Suboptimal Biochemical Riboflavin Status Is Associated with Lower Hemoglobin and Higher Rates of Anemia in a Sample of Canadian and Malaysian Women of Reproductive Age

Abeer M. Aljaadi, Ru En How, Su Peng Loh, Shannon E. Hunt, Crystal D. Karakochuk, Susan I. Barr, Liadhan McAnena, Mary Ward, Helene McNulty, Geok Lin Khor, Angela M. Devlin, Tim J. Green

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20 Citations (Scopus)

Abstract

Background: Riboflavin is required for several redox reactions. Clinical riboflavin deficiency occurs mainly in low-income countries, where it is associated with anemia. The functional significance of suboptimal riboflavin status in different populations and its role in anemia is not well understood. 

Objectives: We assessed the biomarker status of riboflavin and its association with hemoglobin concentration and anemia in women living in Vancouver, Canada, and Kuala Lumpur, Malaysia. 

Methods: Healthy nonpregnant, nonbreastfeeding women (19-45 y) were recruited from Canada (n = 206) and Malaysia (n = 210) via convenience sampling. Fasting blood was collected to assess riboflavin status [erythrocyte glutathione reductase activity coefficient (EGRac)], hematological indicators, soluble transferrin receptor (sTfR), ferritin, Vitamin A, folate, and Vitamin B-12 concentrations. Linear and logistic regression models were used to assess the association of riboflavin status with hemoglobin concentration and anemia.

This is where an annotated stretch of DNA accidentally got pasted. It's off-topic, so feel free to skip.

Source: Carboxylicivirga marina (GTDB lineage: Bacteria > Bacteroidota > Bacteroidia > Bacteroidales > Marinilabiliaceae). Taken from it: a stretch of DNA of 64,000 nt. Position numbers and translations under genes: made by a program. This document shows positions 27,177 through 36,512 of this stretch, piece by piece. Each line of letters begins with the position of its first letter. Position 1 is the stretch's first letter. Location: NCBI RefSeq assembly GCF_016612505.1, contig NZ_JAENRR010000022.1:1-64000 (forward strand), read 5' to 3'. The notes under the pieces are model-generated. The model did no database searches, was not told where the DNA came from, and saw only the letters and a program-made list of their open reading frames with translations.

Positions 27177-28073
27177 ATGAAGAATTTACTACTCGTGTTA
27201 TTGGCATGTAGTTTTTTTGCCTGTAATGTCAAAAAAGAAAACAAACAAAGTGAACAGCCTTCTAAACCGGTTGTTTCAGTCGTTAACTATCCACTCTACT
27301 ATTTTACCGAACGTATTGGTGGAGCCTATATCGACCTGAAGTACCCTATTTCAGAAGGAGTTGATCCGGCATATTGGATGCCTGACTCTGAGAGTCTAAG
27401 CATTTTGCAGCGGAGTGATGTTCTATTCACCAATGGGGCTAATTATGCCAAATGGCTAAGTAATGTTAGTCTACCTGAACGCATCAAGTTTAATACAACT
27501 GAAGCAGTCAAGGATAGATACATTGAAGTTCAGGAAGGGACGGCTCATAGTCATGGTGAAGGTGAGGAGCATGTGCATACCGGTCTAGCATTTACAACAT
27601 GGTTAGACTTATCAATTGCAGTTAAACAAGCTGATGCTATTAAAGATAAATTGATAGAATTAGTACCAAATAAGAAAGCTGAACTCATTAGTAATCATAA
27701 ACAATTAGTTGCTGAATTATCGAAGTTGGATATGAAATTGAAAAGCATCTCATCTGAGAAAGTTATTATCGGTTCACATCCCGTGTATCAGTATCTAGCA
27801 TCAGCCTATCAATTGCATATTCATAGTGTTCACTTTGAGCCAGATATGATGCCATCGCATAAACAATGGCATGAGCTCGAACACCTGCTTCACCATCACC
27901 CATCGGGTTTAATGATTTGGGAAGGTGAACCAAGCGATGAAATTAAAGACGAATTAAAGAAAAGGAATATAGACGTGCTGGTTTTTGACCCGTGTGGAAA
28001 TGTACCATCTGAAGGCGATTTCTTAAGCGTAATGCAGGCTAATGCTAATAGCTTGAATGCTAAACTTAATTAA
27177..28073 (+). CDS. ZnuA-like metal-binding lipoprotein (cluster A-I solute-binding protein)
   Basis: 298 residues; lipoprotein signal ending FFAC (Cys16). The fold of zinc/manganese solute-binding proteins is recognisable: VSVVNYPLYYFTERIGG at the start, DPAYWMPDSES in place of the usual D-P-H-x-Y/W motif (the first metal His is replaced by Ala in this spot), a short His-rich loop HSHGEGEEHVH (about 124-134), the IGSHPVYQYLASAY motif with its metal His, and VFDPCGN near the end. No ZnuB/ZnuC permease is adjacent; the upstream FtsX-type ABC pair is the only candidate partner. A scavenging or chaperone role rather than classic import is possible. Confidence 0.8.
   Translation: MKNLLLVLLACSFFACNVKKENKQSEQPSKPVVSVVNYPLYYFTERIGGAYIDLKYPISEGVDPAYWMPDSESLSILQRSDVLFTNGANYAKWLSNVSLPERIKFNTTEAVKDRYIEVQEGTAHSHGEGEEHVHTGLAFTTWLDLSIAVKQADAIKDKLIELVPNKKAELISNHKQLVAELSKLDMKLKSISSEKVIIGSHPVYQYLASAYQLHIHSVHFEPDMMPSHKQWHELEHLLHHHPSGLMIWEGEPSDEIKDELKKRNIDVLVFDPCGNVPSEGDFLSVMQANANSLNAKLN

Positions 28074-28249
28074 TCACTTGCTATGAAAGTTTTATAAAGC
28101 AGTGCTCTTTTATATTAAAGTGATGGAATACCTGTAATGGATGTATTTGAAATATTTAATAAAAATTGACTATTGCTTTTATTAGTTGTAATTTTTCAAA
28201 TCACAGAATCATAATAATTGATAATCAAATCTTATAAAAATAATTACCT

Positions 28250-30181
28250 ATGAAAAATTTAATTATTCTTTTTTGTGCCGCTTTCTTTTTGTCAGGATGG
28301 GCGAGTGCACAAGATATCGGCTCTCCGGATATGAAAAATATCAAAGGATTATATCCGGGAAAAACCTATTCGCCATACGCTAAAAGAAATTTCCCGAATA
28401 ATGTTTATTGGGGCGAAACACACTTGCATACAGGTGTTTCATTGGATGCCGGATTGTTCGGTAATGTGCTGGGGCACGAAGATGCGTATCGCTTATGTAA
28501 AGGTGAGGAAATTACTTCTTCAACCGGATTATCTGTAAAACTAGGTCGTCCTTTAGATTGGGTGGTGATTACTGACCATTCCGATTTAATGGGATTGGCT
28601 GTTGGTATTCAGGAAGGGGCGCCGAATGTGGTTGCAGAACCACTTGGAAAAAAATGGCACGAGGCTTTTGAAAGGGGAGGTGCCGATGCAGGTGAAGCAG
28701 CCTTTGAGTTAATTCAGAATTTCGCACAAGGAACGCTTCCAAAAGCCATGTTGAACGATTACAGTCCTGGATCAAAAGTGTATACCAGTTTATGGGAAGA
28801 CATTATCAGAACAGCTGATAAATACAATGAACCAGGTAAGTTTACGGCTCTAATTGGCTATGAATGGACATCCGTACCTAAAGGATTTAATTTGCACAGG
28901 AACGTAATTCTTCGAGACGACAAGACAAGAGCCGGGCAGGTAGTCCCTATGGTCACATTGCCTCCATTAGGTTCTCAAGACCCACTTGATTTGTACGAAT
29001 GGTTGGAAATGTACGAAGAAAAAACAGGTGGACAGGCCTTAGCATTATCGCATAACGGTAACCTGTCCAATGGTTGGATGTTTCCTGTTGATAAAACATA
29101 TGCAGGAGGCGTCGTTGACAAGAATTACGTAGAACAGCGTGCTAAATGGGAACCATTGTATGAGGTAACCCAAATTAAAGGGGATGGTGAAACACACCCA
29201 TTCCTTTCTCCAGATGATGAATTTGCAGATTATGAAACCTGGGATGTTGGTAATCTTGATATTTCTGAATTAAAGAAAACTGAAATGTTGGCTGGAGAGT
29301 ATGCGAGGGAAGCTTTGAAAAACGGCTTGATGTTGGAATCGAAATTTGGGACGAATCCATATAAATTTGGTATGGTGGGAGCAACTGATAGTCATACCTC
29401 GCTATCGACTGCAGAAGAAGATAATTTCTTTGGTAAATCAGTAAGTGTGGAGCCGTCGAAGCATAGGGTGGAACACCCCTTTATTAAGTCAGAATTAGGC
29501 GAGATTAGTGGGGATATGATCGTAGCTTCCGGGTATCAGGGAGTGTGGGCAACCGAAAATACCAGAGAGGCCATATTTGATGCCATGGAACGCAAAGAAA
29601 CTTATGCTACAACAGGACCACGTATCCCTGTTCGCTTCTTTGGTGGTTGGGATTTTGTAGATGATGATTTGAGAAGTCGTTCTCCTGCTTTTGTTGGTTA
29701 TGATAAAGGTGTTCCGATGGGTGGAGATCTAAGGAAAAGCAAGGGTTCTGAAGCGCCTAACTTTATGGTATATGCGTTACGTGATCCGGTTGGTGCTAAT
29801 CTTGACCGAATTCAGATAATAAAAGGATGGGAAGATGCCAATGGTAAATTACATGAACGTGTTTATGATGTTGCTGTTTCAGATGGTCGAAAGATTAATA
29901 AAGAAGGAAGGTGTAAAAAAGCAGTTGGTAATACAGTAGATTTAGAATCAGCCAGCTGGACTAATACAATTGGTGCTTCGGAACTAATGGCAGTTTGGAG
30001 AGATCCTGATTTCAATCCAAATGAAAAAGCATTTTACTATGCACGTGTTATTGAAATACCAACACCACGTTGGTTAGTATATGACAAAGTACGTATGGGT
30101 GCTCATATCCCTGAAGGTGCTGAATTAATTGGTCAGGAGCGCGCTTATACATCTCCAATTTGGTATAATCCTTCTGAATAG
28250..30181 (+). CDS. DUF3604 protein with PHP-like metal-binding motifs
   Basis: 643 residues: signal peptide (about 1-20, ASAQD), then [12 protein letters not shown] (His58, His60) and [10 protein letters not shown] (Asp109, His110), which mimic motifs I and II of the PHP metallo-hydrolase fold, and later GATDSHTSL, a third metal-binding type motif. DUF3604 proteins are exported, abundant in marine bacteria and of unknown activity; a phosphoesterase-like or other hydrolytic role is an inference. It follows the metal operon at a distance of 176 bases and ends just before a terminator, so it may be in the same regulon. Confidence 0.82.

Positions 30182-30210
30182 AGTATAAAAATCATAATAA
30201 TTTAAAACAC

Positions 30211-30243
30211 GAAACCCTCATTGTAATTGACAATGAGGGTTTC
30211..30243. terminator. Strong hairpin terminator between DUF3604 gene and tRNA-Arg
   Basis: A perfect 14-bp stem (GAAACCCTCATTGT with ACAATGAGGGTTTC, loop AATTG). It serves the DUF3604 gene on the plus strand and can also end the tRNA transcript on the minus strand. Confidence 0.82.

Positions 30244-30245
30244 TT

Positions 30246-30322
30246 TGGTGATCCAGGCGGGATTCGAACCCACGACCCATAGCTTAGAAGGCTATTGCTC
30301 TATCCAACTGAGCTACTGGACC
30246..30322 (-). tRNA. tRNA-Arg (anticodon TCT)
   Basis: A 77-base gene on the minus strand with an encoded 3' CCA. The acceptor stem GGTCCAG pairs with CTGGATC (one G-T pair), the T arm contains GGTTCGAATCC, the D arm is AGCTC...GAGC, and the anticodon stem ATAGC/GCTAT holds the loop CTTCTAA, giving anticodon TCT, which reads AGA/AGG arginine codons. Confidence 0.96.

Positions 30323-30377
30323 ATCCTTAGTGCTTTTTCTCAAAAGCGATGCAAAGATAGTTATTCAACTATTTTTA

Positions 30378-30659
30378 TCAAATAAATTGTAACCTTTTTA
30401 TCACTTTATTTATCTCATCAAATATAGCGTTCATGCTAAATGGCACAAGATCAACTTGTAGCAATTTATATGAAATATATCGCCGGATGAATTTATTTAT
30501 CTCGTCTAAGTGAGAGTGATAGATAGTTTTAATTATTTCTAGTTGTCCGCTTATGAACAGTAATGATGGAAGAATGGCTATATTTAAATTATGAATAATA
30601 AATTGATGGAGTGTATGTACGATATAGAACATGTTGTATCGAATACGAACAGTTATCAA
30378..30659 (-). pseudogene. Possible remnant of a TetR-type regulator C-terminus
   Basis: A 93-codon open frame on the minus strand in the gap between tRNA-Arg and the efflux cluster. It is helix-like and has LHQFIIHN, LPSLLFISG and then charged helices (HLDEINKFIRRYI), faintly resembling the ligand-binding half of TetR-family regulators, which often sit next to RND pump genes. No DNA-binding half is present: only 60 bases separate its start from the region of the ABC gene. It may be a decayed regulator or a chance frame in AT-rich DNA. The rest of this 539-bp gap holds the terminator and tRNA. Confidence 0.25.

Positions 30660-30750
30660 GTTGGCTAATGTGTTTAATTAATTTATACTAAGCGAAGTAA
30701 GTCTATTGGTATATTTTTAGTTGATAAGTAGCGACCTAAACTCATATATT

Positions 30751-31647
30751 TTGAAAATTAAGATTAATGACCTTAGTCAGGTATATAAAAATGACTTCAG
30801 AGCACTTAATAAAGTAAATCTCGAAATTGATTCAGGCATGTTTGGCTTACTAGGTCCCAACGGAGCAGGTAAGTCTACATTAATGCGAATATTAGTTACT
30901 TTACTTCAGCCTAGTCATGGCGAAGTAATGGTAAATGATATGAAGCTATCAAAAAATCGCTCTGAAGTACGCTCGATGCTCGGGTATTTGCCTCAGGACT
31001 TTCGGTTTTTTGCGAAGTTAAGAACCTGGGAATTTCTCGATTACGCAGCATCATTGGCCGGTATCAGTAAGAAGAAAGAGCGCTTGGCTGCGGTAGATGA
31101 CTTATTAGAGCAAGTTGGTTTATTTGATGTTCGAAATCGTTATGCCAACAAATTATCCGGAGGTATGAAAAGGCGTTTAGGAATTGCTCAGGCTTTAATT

Results: EGRac (mean ± SD) values were higher, indicating poorer riboflavin status, in Malaysian compared with Canadian women (1.49 ± 0.17 compared with 1.38 ± 0.11). Likewise, riboflavin biomarker deficiency (EGRac ≥1.40) was significantly more prevalent among Malaysians than Canadians (71% compared with 40%). More Malaysian than Canadian women were anemic (hemoglobin <120 g/L; 18% compared with 7%). With use of linear regression (pooled sample; n = 416), EGRac values were negatively associated with hemoglobin concentration (r =-0.18; P < 0.001). This relation remained significant (P = 0.029) after adjusting for age, parity, ethnicity, Vitamin B-12, folate, sTfR, ferritin, and Vitamin A. Women with riboflavin deficiency (EGRac ≥1.40) were twice as likely to present with anemia (adjusted OR: 2.38; 95% CI: 1.08, 5.27) compared with women with EGRac <1.40. 

Conclusions: Biochemical riboflavin deficiency was observed in Canadian and Malaysian women, with higher rates of deficiency among Malaysian women. Deficient biomarker status of riboflavin was a weak but significant predictor of hemoglobin and anemia, suggesting that the correction of riboflavin deficiency may potentially play a small protective role in anemia, but this requires further investigation.

Original languageEnglish
Pages (from-to)1952-1959
Number of pages8
JournalJournal of Nutrition
Volume149
Issue number11
Early online date18 Jul 2019
DOIs
Publication statusPublished - Nov 2019
Externally publishedYes

Keywords

  • anemia
  • Canada
  • EGRac
  • Malaysia
  • riboflavin
  • women

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